“If it ain’t broke, don’t fix it.”
The fellow sitting next to me clearly had not agreed with my comments. We were at the Adobe Summer Institute, it was the wrap up session and I had asked a question which tested an underlying assumption. Apparently that was not a good thing to do. To me this phrase and this attitude is the very anathema of all that is creative and insightful. Being creative frequently means testing your most basic, fundamental baseline assumptions.
The value of this testing lies in the truths that the process can reveal. For example, you might use a classroom that appears to be attentive as a positive reference point. The trouble is, you are assuming attentive = learning. Experience shows that the equation does not always work. Beware, though, doing this testing is not easy. If you test these baseline assumptions then you may lose your reference points and that can leave you in what I call free fall. You have released yourself from the norm, and you cannot know where you will land. If you ask these questions you may discover that the products you create so carefully are irrelevant. You may learn, as did one of our clients, that your assumptions are blocking your view. One of our designers and I were sitting chatting with this client. He proceeded to describe a situation in his factory and then offered us three different options to solve the issue. Which of these, he asked, would we use? Here is the funny thing – neither Danny, the designer, nor I knew in advance that he was going to ask this question. We could not have rehearsed our answers, and so it was rather dramatic when we both, simultaneously, replied, “Don’t do any of these. Remove that step from the process – you don’t need it.” Two designers using design thinking and no assumptions led us both to this interpretation. It was not what our client had expected. His deep immersion in his processes had convinced him that there were no other interpretations available. We changed that, without even meaning to, and our client learned a valuable lesson. So- how does any of this relate to cutting the grass?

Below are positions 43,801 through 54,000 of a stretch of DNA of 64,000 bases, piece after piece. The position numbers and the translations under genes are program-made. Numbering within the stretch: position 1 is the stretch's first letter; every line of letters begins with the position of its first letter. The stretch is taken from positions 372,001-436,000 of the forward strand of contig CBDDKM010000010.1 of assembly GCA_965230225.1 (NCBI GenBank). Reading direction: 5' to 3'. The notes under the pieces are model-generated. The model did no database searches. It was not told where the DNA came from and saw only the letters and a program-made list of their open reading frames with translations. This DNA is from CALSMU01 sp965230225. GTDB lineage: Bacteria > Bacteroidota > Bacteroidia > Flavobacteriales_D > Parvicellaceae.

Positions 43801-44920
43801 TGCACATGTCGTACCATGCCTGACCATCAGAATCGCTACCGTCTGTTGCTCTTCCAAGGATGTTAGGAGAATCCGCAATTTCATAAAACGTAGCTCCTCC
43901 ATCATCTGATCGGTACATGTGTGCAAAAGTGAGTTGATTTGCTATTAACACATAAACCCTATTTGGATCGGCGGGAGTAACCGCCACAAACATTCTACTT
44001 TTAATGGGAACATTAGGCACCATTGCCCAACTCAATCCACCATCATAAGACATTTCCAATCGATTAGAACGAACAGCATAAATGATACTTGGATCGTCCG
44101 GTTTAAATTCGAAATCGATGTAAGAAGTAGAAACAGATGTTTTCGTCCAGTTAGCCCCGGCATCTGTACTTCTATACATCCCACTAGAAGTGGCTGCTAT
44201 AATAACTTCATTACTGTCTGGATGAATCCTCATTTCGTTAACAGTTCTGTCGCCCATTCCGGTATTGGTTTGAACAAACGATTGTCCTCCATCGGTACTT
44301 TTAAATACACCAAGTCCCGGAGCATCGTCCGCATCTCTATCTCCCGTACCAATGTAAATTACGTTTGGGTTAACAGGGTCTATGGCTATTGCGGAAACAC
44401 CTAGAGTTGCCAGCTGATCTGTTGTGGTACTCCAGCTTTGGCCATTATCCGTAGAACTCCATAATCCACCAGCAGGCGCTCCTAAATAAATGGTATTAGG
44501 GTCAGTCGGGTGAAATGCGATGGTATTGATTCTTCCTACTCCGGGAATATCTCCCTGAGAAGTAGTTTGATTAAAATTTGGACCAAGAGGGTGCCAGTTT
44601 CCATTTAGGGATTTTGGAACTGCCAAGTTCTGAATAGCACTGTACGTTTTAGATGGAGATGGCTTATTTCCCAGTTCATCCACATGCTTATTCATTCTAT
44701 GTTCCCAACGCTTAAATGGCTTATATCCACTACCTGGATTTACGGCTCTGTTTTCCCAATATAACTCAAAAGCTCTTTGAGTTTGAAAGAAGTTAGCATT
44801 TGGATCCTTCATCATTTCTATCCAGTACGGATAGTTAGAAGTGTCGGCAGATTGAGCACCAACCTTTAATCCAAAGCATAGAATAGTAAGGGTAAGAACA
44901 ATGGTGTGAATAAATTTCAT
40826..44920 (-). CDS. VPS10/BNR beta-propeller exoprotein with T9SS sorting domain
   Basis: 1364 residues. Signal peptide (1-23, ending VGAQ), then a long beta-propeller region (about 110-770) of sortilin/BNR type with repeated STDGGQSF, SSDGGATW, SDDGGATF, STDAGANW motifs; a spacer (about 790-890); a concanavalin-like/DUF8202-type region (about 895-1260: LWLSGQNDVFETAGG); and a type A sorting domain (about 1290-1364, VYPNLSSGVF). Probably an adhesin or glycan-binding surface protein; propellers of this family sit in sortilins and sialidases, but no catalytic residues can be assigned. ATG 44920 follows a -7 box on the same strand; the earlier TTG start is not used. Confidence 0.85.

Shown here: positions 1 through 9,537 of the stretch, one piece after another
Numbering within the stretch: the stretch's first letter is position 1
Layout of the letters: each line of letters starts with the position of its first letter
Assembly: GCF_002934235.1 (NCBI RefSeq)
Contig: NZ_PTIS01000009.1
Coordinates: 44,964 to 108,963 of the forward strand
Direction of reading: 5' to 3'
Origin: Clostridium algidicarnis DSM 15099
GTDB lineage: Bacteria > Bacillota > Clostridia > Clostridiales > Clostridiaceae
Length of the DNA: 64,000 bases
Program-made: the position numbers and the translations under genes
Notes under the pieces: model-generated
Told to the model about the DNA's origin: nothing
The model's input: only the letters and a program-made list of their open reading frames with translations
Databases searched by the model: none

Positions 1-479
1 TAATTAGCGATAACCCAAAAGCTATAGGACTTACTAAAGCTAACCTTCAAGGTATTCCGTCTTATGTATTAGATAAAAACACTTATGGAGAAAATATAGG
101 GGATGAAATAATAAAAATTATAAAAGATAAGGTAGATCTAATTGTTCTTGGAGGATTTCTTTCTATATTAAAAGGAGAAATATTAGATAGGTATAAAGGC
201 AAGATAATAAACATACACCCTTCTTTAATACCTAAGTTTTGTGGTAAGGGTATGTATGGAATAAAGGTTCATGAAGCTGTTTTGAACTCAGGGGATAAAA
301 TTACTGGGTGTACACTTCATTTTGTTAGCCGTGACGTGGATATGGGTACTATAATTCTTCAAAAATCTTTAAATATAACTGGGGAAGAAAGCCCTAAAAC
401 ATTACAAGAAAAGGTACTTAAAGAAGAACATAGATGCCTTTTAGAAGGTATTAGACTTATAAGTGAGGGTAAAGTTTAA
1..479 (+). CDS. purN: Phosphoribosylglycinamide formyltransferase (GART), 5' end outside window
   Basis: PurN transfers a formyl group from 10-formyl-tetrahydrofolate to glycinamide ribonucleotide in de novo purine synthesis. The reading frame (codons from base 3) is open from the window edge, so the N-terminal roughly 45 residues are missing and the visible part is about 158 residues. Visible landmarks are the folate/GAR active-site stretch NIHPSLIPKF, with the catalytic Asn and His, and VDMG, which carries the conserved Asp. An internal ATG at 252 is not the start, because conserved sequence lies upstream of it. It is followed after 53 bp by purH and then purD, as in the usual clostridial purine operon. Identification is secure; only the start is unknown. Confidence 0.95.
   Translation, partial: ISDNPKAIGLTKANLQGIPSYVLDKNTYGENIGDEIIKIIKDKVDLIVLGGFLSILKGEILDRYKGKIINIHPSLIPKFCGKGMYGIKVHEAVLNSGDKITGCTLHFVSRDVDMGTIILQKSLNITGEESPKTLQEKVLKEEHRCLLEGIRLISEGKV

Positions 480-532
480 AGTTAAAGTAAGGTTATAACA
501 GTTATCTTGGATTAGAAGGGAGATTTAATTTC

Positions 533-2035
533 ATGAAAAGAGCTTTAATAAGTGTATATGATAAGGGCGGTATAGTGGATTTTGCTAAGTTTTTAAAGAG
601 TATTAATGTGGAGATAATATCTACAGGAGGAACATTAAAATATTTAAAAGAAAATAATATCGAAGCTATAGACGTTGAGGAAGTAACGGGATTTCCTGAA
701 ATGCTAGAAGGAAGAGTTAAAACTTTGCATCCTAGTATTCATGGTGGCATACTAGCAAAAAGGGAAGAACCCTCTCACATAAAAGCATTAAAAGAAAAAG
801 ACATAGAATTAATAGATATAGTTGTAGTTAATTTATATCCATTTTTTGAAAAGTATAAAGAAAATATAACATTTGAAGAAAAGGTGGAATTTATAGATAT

It is early spring time up here in southern Ontario – time to re-find the garage. That meant finding and moving the lawn mower… and that is what started my line of thought. Looking at this simple machine I wondered just how often do we take these activities and machines for granted. Do we ever ask if there could be a better way or do we just cut the grass? As I thought about that I recalled one situation in which the creators of a product had definitely not just cut the grass, and Flash CS4, their product, had become much stronger because of it.
It was at the 2008 Summer Institute and we were being shown a preview of Flash CS4. The Flash team leader was on stage demonstrating several new features. These were fabulous, powerful new features that took my breath away. The Flash team had challenged their baseline assumptions – about how a piece of software works and Flash CS4 had grown because of that. Flash CS4 is so much more accessible that teachers should now consider it when experiences with past versions may have suggested otherwise. But, what about that idea of testing your fundamental, baseline assumptions?
I see many applications for this thinking, especially in our school settings. Teaching can never be a problem with a single answer. Our students learn in so many different ways that we must always try to reach out to them using different approaches… but are our approaches really all that different? Use this testing to see if your “different ways” are different and to see if they actually work. The answers may require you to revisit some very basic beliefs. Read on in THINKING Pt.2 – Storyboards? Sort of… for those answers and more.